In 1938 Churchill wrote that the Germans had 270,000 casualties against the French, between February and June 1916 and 390,000 between July and the end of the year (see statistical tables in Appendix J of Churchill's "World Crisis") and 278,000 casualties at Verdun.[63] Some losses must have been in quieter sectors but many must have been inflicted by the French at the Somme. Churchill wrote that Franco-German losses at the Somme were "much less unequal" than the Anglo-German ratio.[64]Doughty wrote that French losses on the Somme were "surprisingly high" at 202,567 men, 54% of the 377,231 casualties at Verdun.[65] Prior and Wilson used Churchill's research and wrote that the British lost 432,000 soldiers from 1 July – mid-November (c. 3,600 per day) in inflicting c. 230,000 German casualties and offer no figures for French casualties or the losses they inflicted on the Germans.[66] Sheldon wrote that the British lost "over 400,000" casualties[67] Harris wrote that total British losses werec. 420,000, French casualties were over 200,000 men and German losses were c. 500,000, according to the "best" German sources.[68] Sheffield wrote that the losses were "appalling", with 419,000 British casualties, c. 204,000 French and "perhaps" 600,000 German casualties.[69]

In a commentary on the debate about Somme casualties, Philpott used Miles's figures of 419,654 British casualties and the French official figures of 154,446 Sixth Army losses and 48,131 Tenth Army casualties. German losses were described as "disputed", ranging from 400,000–680,000. Churchill's claims were a "snapshot" of July 1916 and not representative of the rest of the battle. Philpott called the "blood test" a crude measure compared to manpower reserves, industrial capacity, farm productivity and financial resources and that intangible factors were more influential on the course of the war. The German army was exhausted in 1916, had a loss of morale and the cumulative effects of attrition and frequent defeats, caused it to collapse in 1918, a process which began on the Somme, echoing Churchill that the German soldiery was never the same again.[70]

Subsequent operations

Ancre, January – March 1917

After the Battle of the Ancre (13–18 November 1916), British attacks on the Somme front were stopped by the weather and military operations by both sides were mostly restricted to survival in the rain, snow, fog, mud fields, waterlogged trenches and shell-holes. As preparations for the offensive at Arras continued, the British attempted to keep German attention on the Somme front. British operations on the Ancre from 10 January – 22 February 1917, forced the Germans back 5 miles (8.0 km) on a 4-mile (6.4 km) front, ahead of the schedule of the Alberich Bewegung ("AlberichManoeuvre"/"Operation Alberich") and eventually took 5,284 prisoners.[71] On 22/23 February the Germans fell back another 3 miles (4.8 km) on a 15-mile (24 km) front. The Germans then withdrew from much of the R. I Stellung to the R. II Stellung on 11 March, forestalling a British attack, which was not noticed by the British until dark on 12 March; the main German withdrawal from the Noyon salient to the Hindenburg Line (Operation Alberich) commenced on schedule on 16 March.[72]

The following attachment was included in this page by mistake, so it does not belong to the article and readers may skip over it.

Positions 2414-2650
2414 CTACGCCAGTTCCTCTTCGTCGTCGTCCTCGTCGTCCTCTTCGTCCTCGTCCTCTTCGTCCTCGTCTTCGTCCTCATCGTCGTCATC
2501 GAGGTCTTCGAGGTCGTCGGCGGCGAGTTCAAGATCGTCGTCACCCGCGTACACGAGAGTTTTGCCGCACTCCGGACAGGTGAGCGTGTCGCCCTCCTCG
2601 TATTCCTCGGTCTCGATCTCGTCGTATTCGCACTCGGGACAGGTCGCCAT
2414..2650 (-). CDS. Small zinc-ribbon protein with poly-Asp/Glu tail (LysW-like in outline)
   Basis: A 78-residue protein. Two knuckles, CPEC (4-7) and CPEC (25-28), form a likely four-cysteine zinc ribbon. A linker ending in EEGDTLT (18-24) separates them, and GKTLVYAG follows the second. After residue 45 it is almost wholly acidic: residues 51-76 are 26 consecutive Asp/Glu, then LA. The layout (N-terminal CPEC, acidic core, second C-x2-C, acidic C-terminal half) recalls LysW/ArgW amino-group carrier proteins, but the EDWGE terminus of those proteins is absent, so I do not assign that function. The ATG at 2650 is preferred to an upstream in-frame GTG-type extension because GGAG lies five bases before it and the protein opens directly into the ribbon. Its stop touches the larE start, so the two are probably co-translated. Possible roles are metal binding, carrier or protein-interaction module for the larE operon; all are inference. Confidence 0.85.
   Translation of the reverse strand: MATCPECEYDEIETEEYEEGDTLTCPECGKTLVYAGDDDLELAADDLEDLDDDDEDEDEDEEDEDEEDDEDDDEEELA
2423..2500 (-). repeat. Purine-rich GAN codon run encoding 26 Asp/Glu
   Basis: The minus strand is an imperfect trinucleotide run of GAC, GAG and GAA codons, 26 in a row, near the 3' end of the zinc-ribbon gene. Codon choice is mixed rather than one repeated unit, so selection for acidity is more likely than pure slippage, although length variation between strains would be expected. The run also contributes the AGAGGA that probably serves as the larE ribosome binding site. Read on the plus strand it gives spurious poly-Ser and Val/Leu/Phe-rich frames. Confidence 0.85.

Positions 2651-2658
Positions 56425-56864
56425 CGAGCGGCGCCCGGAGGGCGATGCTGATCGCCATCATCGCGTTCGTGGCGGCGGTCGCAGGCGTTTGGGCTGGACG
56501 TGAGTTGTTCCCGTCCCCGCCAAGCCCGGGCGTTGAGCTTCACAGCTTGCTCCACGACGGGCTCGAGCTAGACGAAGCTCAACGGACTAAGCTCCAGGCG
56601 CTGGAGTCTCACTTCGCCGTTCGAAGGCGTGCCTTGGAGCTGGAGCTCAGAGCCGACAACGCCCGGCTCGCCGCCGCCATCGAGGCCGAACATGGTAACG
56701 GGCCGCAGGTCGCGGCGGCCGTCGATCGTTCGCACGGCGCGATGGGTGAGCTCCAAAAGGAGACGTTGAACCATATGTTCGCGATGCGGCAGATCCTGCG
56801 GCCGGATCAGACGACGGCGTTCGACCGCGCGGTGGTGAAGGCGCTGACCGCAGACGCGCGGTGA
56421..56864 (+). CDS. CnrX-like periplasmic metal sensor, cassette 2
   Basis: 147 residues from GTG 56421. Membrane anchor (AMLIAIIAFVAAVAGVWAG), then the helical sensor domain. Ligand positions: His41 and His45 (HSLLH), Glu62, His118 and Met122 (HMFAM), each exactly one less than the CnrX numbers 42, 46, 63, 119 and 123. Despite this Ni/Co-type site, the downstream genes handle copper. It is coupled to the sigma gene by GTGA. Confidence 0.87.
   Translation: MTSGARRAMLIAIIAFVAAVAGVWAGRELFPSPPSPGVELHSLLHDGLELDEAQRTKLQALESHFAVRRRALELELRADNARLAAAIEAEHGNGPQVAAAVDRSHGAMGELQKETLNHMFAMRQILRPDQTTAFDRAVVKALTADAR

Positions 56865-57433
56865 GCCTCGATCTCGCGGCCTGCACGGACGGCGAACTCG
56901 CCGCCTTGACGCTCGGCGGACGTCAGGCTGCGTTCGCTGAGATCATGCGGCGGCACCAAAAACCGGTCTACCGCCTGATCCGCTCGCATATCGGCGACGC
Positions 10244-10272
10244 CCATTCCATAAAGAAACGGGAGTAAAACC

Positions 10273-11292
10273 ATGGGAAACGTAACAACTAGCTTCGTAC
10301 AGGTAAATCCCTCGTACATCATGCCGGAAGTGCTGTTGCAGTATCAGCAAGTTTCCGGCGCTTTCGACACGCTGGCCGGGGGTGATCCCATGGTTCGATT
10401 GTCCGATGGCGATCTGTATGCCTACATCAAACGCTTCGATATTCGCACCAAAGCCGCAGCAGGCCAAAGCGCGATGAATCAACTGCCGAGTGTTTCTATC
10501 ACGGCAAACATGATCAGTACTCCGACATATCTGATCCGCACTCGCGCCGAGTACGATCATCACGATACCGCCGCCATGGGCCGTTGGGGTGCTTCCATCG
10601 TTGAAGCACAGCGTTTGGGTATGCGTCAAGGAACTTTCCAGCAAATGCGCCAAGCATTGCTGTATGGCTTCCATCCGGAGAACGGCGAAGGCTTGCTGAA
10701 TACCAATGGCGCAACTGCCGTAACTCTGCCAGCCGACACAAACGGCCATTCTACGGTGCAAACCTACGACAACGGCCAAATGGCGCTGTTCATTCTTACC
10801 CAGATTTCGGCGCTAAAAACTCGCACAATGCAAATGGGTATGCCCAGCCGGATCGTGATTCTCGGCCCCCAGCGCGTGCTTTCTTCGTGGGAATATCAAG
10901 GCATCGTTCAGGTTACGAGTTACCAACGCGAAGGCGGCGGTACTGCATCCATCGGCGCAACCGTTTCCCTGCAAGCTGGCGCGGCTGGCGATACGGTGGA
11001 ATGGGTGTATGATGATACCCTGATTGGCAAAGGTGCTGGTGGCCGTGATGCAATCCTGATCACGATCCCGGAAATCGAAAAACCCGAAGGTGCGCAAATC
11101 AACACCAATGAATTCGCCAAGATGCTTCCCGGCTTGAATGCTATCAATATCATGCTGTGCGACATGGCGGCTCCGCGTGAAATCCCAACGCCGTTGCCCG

Hindenburg Line

Defensive positions held by the German army on the Somme after November 1916 were in poor condition, the garrisons were exhausted and censors of correspondence from front-line soldiers reported tiredness and low morale. The situation left the German command doubtful that the army could withstand a resumption of the battle. The German defence of the Ancre began to collapse under British attacks, which on 28 January caused Rupprecht to urge that the retirement to the Siegfriedstellung (Hindenburg Line) begin. Ludendorff rejected the proposal next day but British attacks on the First Army, particularly the Action of Miraumont (also known as the Battle of Boom Ravine, 17–18 February) caused Rupprecht on the night of 22 February to order a preliminary withdrawal of c. 4 miles (6.4 km) to the R. I Stellung(R. I Position). On 24 February the Germans withdrew, protected by rear guards, over roads in relatively good condition which were then destroyed. The German withdrawal was helped by a thaw, which turned roads behind the British front into bogs and by disruption to the railways which supplied the Somme front. On the night of 12 March the Germans withdrew from the R. I Stellung between Bapaume and Achiet le Petit and the British reached the R. II Stellung (R. II Position) on 13 March.[73]

Commemoration

The Royal British Legion with the British Embassy in Paris and the Commonwealth War Graves Commission, commemorate the battle on 1 July each year at the Thiepval Memorial to the Missing. For their efforts on the first day of the battle, The 1st Newfoundland Regiment was given the name "The Royal Newfoundland Regiment" by George V on 28 November 1917.[74] The first day of the Battle of the Somme is commemorated in Newfoundland, remembering the "Best of the Best" at 11:00 a.m. on the Sunday nearest to 1 July.[75] The Somme is remembered in Northern Ireland due to the participation of the 36th (Ulster) Division and commemorated by veterans' groups and by unionist/Protestant groups such as the Orange Order. During the Northern Irish Troubles the date was associated primarily with the Orange Order and regarded by some as part of the 'marching season', with connection to the Somme. The British Legion and others commemorate the battle on 1 July.[76]

TUÉ AU COMBAT / KILLED IN ACTION

LAMABE Joseph Matthew - Algonquin

BLESSÉ / WOUNDED IN ACTION

PEGAHMAGABOW Francis - Ojibwa.

MÉDAILLÉS / AWARD A MEDAL